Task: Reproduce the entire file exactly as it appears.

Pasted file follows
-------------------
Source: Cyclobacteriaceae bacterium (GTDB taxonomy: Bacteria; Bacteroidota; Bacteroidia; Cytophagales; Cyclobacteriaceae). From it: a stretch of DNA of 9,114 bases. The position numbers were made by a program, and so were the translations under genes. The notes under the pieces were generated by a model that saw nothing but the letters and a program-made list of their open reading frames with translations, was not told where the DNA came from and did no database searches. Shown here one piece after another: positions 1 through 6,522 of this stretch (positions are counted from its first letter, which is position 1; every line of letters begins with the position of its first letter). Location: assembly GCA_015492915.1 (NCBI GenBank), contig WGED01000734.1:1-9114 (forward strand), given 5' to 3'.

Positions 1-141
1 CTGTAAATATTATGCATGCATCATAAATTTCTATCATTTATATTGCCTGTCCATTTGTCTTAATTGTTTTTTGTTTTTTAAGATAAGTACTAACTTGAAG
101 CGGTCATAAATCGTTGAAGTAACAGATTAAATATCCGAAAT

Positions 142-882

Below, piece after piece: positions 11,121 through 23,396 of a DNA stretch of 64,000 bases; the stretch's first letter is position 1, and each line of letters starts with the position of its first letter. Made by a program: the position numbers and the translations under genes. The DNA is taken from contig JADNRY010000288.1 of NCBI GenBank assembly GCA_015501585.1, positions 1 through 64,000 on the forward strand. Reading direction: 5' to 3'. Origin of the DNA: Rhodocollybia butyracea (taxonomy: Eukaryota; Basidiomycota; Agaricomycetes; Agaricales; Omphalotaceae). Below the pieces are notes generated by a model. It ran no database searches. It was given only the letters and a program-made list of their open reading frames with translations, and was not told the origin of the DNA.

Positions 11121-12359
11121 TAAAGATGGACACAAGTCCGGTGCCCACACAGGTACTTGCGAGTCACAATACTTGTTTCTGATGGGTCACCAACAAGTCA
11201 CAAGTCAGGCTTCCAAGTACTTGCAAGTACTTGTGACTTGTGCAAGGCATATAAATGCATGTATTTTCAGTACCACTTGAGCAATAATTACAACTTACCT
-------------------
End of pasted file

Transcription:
Source: Cyclobacteriaceae bacterium (GTDB taxonomy: Bacteria; Bacteroidota; Bacteroidia; Cytophagales; Cyclobacteriaceae). From it: a stretch of DNA of 9,114 bases. The position numbers were made by a program, and so were the translations under genes. The notes under the pieces were generated by a model that saw nothing but the letters and a program-made list of their open reading frames with translations, was not told where the DNA came from and did no database searches. Shown here one piece after another: positions 1 through 6,522 of this stretch (positions are counted from its first letter, which is position 1; every line of letters begins with the position of its first letter). Location: assembly GCA_015492915.1 (NCBI GenBank), contig WGED01000734.1:1-9114 (forward strand), given 5' to 3'.

Positions 1-141
1 CTGTAAATATTATGCATGCATCATAAATTTCTATCATTTATATTGCCTGTCCATTTGTCTTAATTGTTTTTTGTTTTTTAAGATAAGTACTAACTTGAAG
101 CGGTCATAAATCGTTGAAGTAACAGATTAAATATCCGAAAT

Positions 142-882

Below, piece after piece: positions 11,121 through 23,396 of a DNA stretch of 64,000 bases; the stretch's first letter is position 1, and each line of letters starts with the position of its first letter. Made by a program: the position numbers and the translations under genes. The DNA is taken from contig JADNRY010000288.1 of NCBI GenBank assembly GCA_015501585.1, positions 1 through 64,000 on the forward strand. Reading direction: 5' to 3'. Origin of the DNA: Rhodocollybia butyracea (taxonomy: Eukaryota; Basidiomycota; Agaricomycetes; Agaricales; Omphalotaceae). Below the pieces are notes generated by a model. It ran no database searches. It was given only the letters and a program-made list of their open reading frames with translations, and was not told the origin of the DNA.

Positions 11121-12359
11121 TAAAGATGGACACAAGTCCGGTGCCCACACAGGTACTTGCGAGTCACAATACTTGTTTCTGATGGGTCACCAACAAGTCA
11201 CAAGTCAGGCTTCCAAGTACTTGCAAGTACTTGTGACTTGTGCAAGGCATATAAATGCATGTATTTTCAGTACCACTTGAGCAATAATTACAACTTACCT